Plaintiffs argue that there must have been age discrimination because they had been successful employees at the Transit Authorities. But even successful employees may be terminated in an RIF. Plaintiffs also argue for an inference of discrimination because they were “replaced” by younger employees after their termination. However, no one was hired to replace the Plaintiffs; their work was redistributed among existing employees. See, e.g., LeBlanc v. Great Am. Ins. Co., 6 F.3d 836, 846 (1st Cir. 1993) (employee is not replaced when work is shifted to existing employees); Barnes v. GenCorp Inc., 896 F.2d 1457, 1465 (6th Cir. 1990) (same).

These plaintiffs' remaining evidence is simply a collection of stray remarks, none of them made by the supervisors who evaluated plaintiffs for the RIF. Tolbert v. Smith, 790 F.3d 427, 437-38 (2d Cir. 2015) (remarks are more probative when made by the decision-maker behind the adverse action). Stray remarks alone are insufficient to defeat summary judgment. See Danzer v. Norden Sys., Inc., 151 F.3d 50, 56 (2d Cir. 1998).

2. English

English, unlike the other employees, has produced sufficient evidence at this stage to create a “triable issue” as to whether age was a “but-for” cause of her termination. Delaney, 766 F.3d at 168. In a sworn declaration, English states that the following interaction took place between her and Sohaib Mallick, who was the Senior Director of her unit (English's supervisor's supervisor):

In early July 2010, in the midst of the RIF, I was summoned to Mallick's office, where he boldly asked me, “Can you retire?” ․ I composed myself from my initial shock, and replied to Mallick, stating, “With a penalty. I am not of the age to retire, and I don't want to retire.” To this, Mallick replied, “People who are eligible to retire should retire and make room for the younger generation.”

App'x at 253. English further stated that, “[i]nstead of the current manager ․ grading [her]” on the RIF, “Mallick graded [her].” App'x at 311. Mallick, who signed English's final RIF detail sheet as its “[p]reparer,” App'x at 495, did not meaningfully dispute that he rated English in the RIF, adding only the caveat that he did so “in conjunction with the managers that [supervise] my direct reports.” App'x at 92.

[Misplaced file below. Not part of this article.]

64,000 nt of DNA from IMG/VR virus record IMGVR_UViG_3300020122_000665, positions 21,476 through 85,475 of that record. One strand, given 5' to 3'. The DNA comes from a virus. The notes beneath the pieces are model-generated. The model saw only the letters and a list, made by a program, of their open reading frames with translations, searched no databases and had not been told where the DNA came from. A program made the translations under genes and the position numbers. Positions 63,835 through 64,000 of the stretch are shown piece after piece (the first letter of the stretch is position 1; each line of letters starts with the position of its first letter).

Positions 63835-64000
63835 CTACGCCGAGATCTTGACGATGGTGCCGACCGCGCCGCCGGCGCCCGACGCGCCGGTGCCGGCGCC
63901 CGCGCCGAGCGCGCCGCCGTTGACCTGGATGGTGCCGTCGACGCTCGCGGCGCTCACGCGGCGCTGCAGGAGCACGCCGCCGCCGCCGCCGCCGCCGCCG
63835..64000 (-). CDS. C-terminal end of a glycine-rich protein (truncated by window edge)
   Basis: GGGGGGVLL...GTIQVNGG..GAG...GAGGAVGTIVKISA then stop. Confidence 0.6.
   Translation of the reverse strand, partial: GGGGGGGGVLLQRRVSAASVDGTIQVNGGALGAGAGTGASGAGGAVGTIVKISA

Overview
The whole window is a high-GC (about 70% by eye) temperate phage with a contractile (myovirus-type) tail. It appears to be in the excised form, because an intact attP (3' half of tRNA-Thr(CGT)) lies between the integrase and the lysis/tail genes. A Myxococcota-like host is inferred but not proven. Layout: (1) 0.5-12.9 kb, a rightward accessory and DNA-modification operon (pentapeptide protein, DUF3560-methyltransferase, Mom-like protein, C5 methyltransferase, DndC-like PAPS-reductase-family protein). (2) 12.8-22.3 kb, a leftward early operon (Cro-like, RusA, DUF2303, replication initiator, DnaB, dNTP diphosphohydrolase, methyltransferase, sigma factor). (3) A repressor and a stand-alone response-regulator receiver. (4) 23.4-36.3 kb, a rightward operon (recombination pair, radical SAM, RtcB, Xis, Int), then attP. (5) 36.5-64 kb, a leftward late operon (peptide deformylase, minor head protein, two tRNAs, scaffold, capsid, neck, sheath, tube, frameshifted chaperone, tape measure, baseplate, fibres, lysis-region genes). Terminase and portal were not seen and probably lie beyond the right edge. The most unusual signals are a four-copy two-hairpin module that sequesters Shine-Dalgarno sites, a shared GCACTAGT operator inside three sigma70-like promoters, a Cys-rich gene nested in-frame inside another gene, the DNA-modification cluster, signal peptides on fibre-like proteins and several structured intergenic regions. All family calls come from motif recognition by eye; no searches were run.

Although stray remarks, without more, cannot defeat summary judgment, Danzer, 151 F.3d at 56, Mallick's alleged statement is less a “stray” remark than an open declaration of bias. It not only reflected a highly discriminatory attitude, but also came at the time of the RIF and referred directly to the particular employee's tenure with the Transit Authorities in negative terms. Compared to statements considered “stray remarks” in our past cases, these remarks are very strong indicators of discrimination. See Henry v. Wyeth Pharm., Inc., 616 F.3d 134, 149 (2d Cir. 2010) (suggesting that, when considering whether remarks are probative of discrimination, courts consider “(1) who made the remark (i.e., a decision-maker, a supervisor, or a low-level co-worker); (2) when the remark was made in relation to the employment decision at issue; (3) the content of the remark (i.e., whether a reasonable juror could view the remark as discriminatory); and (4) the context in which the remark was made (i.e., whether it was related to the decision-making process).”) (citations omitted).

Because Mallick, rather than English's regular supervisor, served as her primary reviewer for the RIF, a jury could infer that Mallick gave her a low rating for discriminatory reasons. Particularly in light of Mallick's statement, a reasonable jury might also be influenced by other indicia of discrimination in this case, such as an RIF format in English's department that assigned very low weight to categories related to experience or length of service with the company, and low weight to objective categories such as absenteeism, but extremely high ratings to intangible, subjective categories such as “Initiative” and “Communication Skills.” App'x at 505, 495. See Sweeney v. Research Found. of State Univ. of N.Y., 711 F.2d 1179, 1185 (2d Cir. 1983) (noting that “[s]ubjective evaluations ․ may mask prohibited prejudice”). Moreover, a jury could infer that Mallick intended to harm English based on evidence in the record that he reduced her job duties, and assigned her work unsuited to her skills, over a period of time before the RIF.

In light of Mallick's remarks, as well as other evidence suggestive of discrimination, the district court's grant of summary judgment to defendants must be reversed with respect to English's claims.

For the foregoing reasons, the judgement of the district court is hereby AFFIRMED IN PART, and REVERSED IN PART, and the case is REMANDED for further proceedings consistent with this opinion.




3.   Plaintiffs contend that the budget shortfall was caused by the Transit Authorities' own mismanagement, but the reason for the budget shortfall is irrelevant. Plaintiffs do not claim that the budget shortfall did not exist. Plaintiffs also claim that the Transit Authorities used the RIF to cover up pre-planned layoffs of the Plaintiffs, but no reasonable jury could infer that such a cover-up existed.